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HANNOVER MESSE 2019, 01 - 05 April
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Artificial Intelligence

Driver’s licenses for artificial intelligence are on the way

TÜV Süd and DFKI are working together to certify AI systems for autonomous vehicles. OEMs, suppliers, and IT incubators will be able to upload the algorithms they’ve perfected for others to check.

15 Mar. 2018
David Schahinian
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Driver’s licenses for artificial intelligence are on the way (Photo: TÜV SÜD)

Experts at TÜV Süd have estimated that autonomous vehicles’ AI systems need to be able to fully master around 100 million situations for each automated driving feature. The algorithms these situations are based on use deep learning to make (the right) decisions autonomously. TÜV Süd now intends to have them validated and certified for road safety. The crux of the undertaking is a platform called Genesis on which users will be able to upload their data and modules.

According to Dr. Christian Müller of the German Research Center for Artificial Intelligence (DFKI), the industry is showing keen interest. TÜV SÜD’s Dr. Houssem Abdellatif adds that the results achieved to date using deep-learning methods are “astonishingly good,” although no one knows yet exactly “what’s actually happening.” For this reason, one of the goals of the collaboration is to research this using virtual traffic situations. A practical test follows the theoretical one – just like the normal requirements for new drivers. The results will be used to develop a certificate – a kind of “driver’s license” – that verifies the safety of an algorithm’s driving skills.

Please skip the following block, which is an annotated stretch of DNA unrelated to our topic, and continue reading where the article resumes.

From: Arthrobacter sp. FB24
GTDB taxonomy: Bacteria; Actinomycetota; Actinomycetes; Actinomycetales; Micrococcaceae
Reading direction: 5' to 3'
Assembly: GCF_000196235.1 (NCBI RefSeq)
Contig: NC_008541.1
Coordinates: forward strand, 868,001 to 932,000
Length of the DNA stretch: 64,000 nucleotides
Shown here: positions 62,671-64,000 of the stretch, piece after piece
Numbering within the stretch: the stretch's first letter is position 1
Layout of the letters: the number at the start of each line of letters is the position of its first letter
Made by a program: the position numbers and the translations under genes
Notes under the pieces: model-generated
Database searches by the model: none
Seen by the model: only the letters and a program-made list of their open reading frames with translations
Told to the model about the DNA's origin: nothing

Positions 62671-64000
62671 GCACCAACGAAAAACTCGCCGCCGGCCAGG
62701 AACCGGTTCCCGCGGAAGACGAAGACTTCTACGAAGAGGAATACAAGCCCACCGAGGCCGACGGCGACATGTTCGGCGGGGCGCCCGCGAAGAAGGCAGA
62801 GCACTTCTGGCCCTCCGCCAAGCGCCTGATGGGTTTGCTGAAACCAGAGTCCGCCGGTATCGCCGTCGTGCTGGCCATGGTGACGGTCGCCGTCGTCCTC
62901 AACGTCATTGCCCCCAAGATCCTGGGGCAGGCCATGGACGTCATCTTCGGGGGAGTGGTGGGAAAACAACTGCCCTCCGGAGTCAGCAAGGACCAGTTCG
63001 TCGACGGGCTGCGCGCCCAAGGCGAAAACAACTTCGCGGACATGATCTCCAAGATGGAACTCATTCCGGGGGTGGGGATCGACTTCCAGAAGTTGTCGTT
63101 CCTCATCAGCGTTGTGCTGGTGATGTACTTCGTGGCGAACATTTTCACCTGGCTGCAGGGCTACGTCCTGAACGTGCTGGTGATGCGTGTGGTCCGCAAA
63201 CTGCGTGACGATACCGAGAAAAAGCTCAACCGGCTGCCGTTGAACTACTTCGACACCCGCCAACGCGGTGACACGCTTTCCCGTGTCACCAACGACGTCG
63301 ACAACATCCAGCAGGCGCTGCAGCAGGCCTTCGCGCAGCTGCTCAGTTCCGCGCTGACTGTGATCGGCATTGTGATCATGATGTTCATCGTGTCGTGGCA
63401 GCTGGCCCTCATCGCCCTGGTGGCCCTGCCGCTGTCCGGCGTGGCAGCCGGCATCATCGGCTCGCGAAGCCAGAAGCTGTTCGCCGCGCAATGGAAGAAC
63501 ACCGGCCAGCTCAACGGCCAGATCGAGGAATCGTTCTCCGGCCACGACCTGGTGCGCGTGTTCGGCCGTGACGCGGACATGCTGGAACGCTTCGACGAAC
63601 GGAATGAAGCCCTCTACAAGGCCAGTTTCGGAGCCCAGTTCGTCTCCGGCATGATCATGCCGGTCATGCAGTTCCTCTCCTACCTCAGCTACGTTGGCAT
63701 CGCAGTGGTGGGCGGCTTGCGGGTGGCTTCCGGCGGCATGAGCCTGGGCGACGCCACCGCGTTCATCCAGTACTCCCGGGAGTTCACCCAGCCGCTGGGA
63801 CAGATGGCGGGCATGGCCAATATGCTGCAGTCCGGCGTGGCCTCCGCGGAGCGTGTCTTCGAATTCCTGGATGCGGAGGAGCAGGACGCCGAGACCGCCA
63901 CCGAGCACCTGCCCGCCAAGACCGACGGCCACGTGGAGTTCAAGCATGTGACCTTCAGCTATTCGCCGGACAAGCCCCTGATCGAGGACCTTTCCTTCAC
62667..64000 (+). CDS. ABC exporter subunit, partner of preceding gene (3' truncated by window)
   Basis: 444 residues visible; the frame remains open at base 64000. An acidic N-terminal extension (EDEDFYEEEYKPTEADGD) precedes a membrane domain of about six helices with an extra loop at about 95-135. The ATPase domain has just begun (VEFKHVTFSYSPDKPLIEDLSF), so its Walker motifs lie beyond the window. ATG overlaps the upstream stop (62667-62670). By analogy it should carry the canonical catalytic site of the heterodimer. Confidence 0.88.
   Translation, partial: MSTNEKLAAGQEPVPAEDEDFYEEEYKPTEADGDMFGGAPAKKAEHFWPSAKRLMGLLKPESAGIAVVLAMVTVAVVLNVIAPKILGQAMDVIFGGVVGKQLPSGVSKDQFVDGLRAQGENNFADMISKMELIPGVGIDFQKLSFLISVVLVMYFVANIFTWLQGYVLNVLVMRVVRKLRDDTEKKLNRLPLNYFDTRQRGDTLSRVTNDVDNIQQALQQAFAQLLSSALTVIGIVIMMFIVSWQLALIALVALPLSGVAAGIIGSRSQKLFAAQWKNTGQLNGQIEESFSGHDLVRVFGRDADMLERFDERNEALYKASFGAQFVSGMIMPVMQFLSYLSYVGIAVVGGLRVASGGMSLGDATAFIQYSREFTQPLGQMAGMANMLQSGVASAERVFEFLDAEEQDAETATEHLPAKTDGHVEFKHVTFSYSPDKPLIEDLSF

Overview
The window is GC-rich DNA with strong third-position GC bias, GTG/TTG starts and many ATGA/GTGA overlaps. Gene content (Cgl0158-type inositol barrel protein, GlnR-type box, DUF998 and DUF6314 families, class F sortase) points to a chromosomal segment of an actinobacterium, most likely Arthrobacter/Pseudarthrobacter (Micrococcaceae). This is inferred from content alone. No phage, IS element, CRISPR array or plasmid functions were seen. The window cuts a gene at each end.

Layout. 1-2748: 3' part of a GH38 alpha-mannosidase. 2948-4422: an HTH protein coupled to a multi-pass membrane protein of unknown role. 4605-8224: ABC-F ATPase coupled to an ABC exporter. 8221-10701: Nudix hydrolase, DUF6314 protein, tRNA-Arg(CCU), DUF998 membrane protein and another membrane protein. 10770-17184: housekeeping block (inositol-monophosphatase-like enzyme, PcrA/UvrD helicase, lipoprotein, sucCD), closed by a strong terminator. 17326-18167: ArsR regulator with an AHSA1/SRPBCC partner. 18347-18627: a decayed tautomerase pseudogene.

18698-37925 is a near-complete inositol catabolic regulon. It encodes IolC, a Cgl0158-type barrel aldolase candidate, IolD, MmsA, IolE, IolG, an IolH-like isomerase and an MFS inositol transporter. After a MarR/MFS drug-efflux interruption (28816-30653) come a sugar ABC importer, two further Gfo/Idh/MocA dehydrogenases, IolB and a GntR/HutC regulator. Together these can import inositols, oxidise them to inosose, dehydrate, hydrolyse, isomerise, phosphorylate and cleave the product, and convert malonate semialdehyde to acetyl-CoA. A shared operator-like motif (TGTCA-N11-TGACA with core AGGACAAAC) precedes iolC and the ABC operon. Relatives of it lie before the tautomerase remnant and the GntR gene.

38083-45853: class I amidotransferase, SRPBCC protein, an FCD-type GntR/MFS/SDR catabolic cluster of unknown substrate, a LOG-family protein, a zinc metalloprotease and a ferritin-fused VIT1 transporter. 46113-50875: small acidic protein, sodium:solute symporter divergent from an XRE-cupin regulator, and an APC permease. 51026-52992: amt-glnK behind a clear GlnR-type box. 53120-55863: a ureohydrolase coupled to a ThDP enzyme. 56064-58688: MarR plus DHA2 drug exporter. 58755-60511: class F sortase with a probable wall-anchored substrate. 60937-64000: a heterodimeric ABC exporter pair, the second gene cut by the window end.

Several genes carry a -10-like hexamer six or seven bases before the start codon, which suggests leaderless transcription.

Another strategy to increase the functional safety of AI systems in autonomous vehicles is described by well-versed software tester Dr. Peter Liggesmeyer , managing director of the Fraunhofer Institute for Experimental Software Engineering IESE , in Capital Magazine: monitoring the systems using conventional software. The AI solution could be used to help deal with complex actual circumstances, while the conventional software would intervene when artificial intelligence fails – not unlike a safety net for a trapeze artist, Liggesmeyer argues. It would then be able to bring the vehicle to a halt at the edge of the road, for example.

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